Figure 2. CECT brain axial section: There is enhancement of the solid part of the tumor (horizontal arrow) in the posterior fossa with surrounding hypo dense area (white star).

(a) (b) (c)

Figure 3.MR study of the same patient: (a) T1W axial section shows mixed intensity lesion (inverted white arrow) with compression of fourth ventricle (thin horizontal white arrow); (b) T2W axial section shows hyperintensity in the posterior fossa depicting peritumoral oedema predominantly on right side with hypointense peripheral solid lesion (inverted black arrow). Frontal horns on both sides shows dilatation (white arrow); (c) T1W post contrast sagittal section shows intense enhancement of the solid component (inverted white arrow) with dilatation of ventricular system (white star).

(a) (b)

Figure 4. MR Spectroscopy: (a) T1W post contrast axial section with single voxel study; (b) MR spectroscopy shows increased lipid and lactate peaks. N-acetyla sparate peak is decreased with increased Ch/Cr peak.

(a) (b) (c)

Figure 5. Brain MRI axial sections: (a) T1W image did not reveal any residual or recurrence tumor evidence (blue star); (b) T2W image almost disappearance of the findings compressing upon the forth ventricle (inverted blue arrow); (c) Post gadolinium sequences did not show any abnormal enhancement (horizontal blue arrow).

specimen was predominantly constituted abundant vacuolated stromal cells with capillary network (slides not available). Post operation CT scan was done after one month had shown encouraging result without any residual tumor.

Post surgical recovery was uneventful and the patient had been kept on six monthly follow up.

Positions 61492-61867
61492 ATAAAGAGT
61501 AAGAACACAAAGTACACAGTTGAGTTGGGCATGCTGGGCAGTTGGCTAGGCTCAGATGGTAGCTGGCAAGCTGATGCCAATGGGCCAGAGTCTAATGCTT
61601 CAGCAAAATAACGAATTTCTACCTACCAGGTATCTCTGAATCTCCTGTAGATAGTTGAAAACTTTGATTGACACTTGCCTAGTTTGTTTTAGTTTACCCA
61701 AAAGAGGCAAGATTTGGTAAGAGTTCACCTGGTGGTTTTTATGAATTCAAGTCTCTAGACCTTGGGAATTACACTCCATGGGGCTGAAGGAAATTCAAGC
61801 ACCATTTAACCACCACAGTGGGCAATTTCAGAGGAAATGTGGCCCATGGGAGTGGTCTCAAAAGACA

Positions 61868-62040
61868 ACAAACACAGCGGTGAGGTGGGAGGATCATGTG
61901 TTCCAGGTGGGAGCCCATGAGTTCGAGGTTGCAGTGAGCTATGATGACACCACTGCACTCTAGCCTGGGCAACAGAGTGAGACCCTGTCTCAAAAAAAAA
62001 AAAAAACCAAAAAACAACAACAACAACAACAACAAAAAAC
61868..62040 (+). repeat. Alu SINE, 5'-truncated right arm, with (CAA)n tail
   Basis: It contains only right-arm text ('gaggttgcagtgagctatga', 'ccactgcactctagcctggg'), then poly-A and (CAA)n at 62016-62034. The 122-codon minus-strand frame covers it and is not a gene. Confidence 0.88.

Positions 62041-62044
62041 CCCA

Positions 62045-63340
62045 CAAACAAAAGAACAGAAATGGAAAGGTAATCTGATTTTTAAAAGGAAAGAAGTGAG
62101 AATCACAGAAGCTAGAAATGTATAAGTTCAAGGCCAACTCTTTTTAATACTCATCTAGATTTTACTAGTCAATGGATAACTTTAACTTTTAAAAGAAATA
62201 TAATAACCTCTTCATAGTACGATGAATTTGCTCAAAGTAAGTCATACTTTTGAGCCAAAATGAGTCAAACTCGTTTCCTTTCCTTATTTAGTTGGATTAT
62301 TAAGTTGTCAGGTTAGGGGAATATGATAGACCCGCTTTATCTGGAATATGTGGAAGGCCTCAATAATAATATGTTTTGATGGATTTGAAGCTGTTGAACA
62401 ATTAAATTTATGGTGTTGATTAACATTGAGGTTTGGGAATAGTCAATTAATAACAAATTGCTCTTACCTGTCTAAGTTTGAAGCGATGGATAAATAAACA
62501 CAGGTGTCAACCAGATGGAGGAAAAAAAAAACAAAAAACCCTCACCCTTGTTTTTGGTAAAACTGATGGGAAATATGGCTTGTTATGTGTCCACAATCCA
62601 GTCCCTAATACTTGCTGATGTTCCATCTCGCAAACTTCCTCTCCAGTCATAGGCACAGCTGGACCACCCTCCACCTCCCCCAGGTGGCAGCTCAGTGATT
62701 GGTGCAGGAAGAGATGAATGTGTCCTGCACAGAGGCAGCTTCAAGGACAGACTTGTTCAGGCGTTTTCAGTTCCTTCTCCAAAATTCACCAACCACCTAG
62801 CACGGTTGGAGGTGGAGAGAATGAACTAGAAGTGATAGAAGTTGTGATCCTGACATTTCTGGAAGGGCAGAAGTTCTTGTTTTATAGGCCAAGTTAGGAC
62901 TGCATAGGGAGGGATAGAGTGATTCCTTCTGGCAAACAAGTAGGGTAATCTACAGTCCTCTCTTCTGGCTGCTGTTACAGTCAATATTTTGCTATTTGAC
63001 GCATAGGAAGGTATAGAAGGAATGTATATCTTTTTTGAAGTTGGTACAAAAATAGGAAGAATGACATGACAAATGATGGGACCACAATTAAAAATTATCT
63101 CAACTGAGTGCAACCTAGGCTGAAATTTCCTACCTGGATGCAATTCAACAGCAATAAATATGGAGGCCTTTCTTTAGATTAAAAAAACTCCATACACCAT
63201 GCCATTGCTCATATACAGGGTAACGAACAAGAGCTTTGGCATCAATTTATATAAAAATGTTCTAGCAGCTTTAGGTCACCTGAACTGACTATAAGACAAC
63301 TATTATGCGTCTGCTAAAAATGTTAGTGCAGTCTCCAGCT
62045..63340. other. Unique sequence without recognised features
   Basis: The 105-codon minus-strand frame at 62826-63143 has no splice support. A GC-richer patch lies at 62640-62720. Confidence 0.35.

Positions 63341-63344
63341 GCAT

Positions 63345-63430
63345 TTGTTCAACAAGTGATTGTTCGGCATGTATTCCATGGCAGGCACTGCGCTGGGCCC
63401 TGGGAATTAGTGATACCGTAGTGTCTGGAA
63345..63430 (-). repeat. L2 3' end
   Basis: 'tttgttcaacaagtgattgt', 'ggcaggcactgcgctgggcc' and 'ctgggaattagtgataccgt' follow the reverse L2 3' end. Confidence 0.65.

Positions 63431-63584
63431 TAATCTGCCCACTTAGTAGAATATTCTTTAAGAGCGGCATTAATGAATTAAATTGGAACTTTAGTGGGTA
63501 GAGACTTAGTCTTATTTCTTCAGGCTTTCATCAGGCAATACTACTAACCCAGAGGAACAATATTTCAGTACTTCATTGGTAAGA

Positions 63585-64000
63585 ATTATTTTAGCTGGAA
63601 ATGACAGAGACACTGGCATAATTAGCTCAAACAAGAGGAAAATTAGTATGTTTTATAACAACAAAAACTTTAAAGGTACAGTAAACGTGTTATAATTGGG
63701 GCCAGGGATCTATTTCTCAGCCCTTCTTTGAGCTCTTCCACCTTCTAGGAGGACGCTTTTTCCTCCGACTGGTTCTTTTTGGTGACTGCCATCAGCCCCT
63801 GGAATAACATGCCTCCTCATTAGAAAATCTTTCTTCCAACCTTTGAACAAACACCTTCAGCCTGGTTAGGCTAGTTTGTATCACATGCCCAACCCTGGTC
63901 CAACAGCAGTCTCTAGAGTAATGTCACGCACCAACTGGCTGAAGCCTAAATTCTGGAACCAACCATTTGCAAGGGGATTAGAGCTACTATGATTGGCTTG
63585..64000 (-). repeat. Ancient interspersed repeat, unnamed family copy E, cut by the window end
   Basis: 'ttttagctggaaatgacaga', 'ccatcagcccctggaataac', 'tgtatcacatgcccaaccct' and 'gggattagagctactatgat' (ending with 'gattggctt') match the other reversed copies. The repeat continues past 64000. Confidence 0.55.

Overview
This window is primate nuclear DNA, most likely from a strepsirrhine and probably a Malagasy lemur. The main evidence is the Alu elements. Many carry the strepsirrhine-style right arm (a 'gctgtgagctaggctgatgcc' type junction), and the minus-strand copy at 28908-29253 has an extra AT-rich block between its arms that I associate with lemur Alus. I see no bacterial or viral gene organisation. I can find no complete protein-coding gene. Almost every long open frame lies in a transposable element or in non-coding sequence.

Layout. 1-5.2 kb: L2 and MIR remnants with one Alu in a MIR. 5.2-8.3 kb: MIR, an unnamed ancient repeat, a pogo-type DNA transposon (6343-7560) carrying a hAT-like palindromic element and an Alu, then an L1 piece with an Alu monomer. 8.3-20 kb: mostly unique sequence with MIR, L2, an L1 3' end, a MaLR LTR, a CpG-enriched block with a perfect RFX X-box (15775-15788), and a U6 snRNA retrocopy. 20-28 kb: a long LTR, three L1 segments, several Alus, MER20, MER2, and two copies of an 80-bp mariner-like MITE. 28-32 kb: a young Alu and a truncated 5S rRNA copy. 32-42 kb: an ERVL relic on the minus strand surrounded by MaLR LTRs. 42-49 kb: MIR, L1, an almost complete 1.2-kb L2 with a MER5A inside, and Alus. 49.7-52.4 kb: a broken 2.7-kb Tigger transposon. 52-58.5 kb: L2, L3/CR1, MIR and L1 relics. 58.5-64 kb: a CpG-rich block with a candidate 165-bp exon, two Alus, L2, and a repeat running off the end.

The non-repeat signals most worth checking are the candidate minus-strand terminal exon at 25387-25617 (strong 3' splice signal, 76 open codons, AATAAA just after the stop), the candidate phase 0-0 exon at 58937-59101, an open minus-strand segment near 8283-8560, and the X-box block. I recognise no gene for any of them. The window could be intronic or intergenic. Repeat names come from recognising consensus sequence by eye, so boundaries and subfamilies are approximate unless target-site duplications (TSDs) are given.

3. Discussion

Haemangioblastomas are slow growing tumors with tendency to rupture. These remain undiagnosed for a long time because of their asymptomatic nature. This has got a close association to the tune of 25% with von Hipple Lindau disease and rest 75% are of sporadic in nature [2] . Common complaints are headache in 70% of the cases and 50% report with hydrocephalus. These tumors cause disturbances in movements, equilibrium and muscle tone because of cerebellar involvement. The coordination of movements is always affected. There can be sudden bleeding inside the cranial cavity because of the rupture which is a medical emergency. These can cause hydrocephalus because of compression over the CSF pathway.

Magnetic resonance imaging and computerized tomography imaging are the modalities of choice for their evaluation. On CEMRI and CECT of the brain these are well demarcated cystic masse with mural nodule and non enhancing wall [3] . Mural nodule within this cystic mass enhances vividly [4] . MR spectroscopy of haemangioblastoma shows high lipid peak without any lactate peak. Coline peak is raised with low creatinine/phosphocreatinine ratio. N-acetylas- partate (NAA) is absent which indicates of non neurogenic origin of these tumors.MR spectroscopy in our present case had shown increased lipid peak, decreased NAA peak and increased Choline/Creatinine ratio and this was the reason for labeling her as a case of giant tuberculomas [5] [6] [7] .

Management is always by surgical intervention and Gamma knife radio surgery has become the fashion of the day. The tumors can partially be drained before surgery as these constitute mixed pattern of solid and cystic. Pre surgical embolisation is done to minimize the blood loss and neat surgical excision [8] . Recurrence is seen in 25% of the cases associated with von Hipple-Lindau syndromes.

4. Conclusion

Hemangioblastomas can be best diagnosed by the modalities like CECT and MR contrast studies. But sometimes spectroscopy can mislead the issue of final diagnosis as happened in this case.


We are thankful to Mr Rajdeep, Miss Nitika and Raoushan Singh of Faculty of Allied Health Sciences SGT University Gurgaon for carrying out the study and procuring the best quality images.

Consent of the Patient

Written consent of the patient was taken for publishing this case.

Cite this paper

Sharma, B.B., Bhardwaj, N., Dewan, S., Aziz, M.R., Sharma, S. and Singh, S. (2017) Cerebellar Haemangioblastoma Diagnosed as Giant Tuberculoma: Falacies of Magnetic Resonance Spectroscopy―Case Report. Open Journal of Radiology, 7, 54-58.